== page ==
The Truth About Leaky Gut Syndrome

leaky gut

As an autoimmune patient, one thing is always going to be true. You have intestinal permeability or what is more commonly known as Leaky Gut Syndrome.

In fact, recent studies have stated leaky gut as one of three major factors present in those with an autoimmune disease. The other two factors are a genetic predisposition for it along with some sort of trigger due to food or something in your environment.

What is Leaky Gut Syndrome?

The term “leaky gut” itself is more than enough to give most people somewhat of a glimpse into this unpleasant yet common ailment.

leaky gut

The problem is that not enough is known about our gut to know exactly how it all works. This is discouraging at best since our gut is actually the biggest organ in our entire immune system. In fact, I have heard that some conventional doctors don’t even consider leaky gut syndrome as a real thing. But trust me, it is.

Without getting too technical, intestinal permeability or leaky gut happens when things like undigested food, toxins, or microbes “leak” into your bloodstream instead of into your small intestines. Your gut lining is mesh-like, and it’s only supposed to allow specific substances to pass through. Leaky gut occurs when that lining doesn’t work properly and “holes” are present. The result is that substances that should go into the intestines pass through the gut lining and are able to travel throughout your body and through the blood. In turn, this occurrence can cause multiple problems.

What Causes Leaky Gut Syndrome?

Leaky gut is caused by a number of issues that can put your health at risk, including:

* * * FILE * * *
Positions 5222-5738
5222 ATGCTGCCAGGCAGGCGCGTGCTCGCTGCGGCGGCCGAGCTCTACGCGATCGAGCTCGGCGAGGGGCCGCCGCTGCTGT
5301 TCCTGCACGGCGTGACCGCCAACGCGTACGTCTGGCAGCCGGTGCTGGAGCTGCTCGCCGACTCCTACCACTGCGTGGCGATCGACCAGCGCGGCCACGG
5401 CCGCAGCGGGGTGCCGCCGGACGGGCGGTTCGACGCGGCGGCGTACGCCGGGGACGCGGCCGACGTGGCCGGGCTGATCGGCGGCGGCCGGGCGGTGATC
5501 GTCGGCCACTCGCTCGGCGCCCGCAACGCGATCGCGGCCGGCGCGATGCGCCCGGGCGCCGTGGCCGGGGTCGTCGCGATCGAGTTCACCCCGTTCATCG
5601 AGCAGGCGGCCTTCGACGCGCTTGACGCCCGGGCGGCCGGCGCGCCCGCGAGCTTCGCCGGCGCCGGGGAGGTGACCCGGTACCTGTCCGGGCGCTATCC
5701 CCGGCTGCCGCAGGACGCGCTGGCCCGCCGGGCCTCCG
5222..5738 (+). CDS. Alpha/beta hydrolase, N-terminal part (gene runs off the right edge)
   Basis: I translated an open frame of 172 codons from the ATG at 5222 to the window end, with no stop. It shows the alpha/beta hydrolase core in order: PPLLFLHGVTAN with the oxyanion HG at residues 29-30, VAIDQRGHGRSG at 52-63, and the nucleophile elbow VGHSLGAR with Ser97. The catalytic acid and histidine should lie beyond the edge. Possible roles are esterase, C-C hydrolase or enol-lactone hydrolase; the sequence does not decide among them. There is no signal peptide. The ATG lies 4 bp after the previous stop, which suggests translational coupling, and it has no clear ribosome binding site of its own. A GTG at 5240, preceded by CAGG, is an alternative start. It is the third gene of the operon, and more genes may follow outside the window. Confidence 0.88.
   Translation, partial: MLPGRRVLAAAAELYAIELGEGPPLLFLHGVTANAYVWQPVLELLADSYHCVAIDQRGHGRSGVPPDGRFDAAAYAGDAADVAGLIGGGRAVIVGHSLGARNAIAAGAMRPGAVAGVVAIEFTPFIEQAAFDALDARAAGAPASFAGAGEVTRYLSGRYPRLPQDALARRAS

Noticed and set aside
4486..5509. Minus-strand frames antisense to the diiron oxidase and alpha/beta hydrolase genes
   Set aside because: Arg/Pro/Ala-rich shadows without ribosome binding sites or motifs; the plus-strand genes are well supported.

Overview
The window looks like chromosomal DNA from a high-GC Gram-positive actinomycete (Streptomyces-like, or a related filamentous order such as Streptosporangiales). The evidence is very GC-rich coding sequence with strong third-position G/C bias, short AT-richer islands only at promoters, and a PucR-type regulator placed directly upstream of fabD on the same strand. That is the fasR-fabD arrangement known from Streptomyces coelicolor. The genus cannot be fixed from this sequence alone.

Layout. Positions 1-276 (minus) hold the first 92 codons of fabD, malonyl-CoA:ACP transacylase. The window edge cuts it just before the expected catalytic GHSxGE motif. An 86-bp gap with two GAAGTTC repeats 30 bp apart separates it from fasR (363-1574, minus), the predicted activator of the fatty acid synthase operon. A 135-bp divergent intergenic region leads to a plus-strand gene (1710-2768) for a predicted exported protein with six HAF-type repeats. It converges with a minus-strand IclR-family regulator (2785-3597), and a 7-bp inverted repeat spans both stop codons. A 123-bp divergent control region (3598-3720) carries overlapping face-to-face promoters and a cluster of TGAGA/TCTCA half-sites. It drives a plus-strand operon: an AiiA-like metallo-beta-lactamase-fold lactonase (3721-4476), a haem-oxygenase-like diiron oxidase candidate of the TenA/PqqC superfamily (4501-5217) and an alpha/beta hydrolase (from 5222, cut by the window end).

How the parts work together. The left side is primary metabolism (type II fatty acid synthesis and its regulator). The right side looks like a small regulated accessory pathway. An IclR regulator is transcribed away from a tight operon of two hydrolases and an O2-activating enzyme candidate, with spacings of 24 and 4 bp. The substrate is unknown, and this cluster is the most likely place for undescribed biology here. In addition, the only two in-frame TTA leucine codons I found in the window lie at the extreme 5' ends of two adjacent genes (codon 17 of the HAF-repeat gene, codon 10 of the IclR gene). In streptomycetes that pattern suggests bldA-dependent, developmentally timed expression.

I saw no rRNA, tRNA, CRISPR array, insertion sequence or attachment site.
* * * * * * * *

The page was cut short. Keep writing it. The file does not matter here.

• Unhealthy Diet – If you eat a lot of processed foods, fast food, or foods high in processed sugar, you’re putting toxins directly into your body. Our gut isn’t designed to handle all the preservatives and artificial ingredients found in these foods, and they will eventually cause you to have problems.
  • Chronic Stress – We all deal with stress on a constant basis, but over time it will take its toll. Stress directly affects your immune system and will compromise it to the point where it can’t handle excessive toxins in your body. This overload of toxins will result in a number of health issues, mainly autoimmune disease.
  • Certain Foods – Some foods are proven to be unhealthy for the gut, and they aren’t limited to what you would think of as unhealthy. Gluten is high on the list of culprits that are bad for the gut. Products containing wheat, soy, rice, and spelt are high in lectins, which are hard to digest. Conventional cow’s milk and any products derived from it contain lactose, which is also difficult for the digestive process. Sugar can also fuel bad bacteria that can damage the intestinal wall.

How Do You Know If You Have Leaky Gut Syndrome?

The symptoms of having leaky gut syndrome range widely. At first, you will likely experience general digestive issues, but if left unchecked, it can lead to much more serious issues.

Some symptoms of leaky gut include:

  • Gas and bloating
  • Nutritional or vitamin deficiencies (especially Vitamin D)
  • Chronic diarrhea
  • Constipation
  • Skin rashes (especially eczema)
  • Excessive fatigue
  • Headaches
  • Brain fog or memory loss

If you have a history of stomach issues, IBS, food sensitivities, or skin problems, get checked out to see if you’re at risk for an autoimmune disease. However, keep in mind that most conventional tests like an upper GI or endoscopy won’t necessarily detect this type of problem.

leaky gut

You may want to consider going to a functional medicine doctor to get tested for elevated thyroid antibodies, toxicity levels, or food sensitivities that a conventional doctor normally won’t do. You owe it to yourself to dig a little deeper and uncover what’s going on in your body.

I’ll write a post soon about my own issues with leaky gut as well as some dietary changes you can make to help heal and prevent it.

What are your thoughts on leaky gut and how it’s being treated (or not) by the medical community? Share them with us in the comments below.

References

PubMed – Leaky Gut and Autoimmune Diseases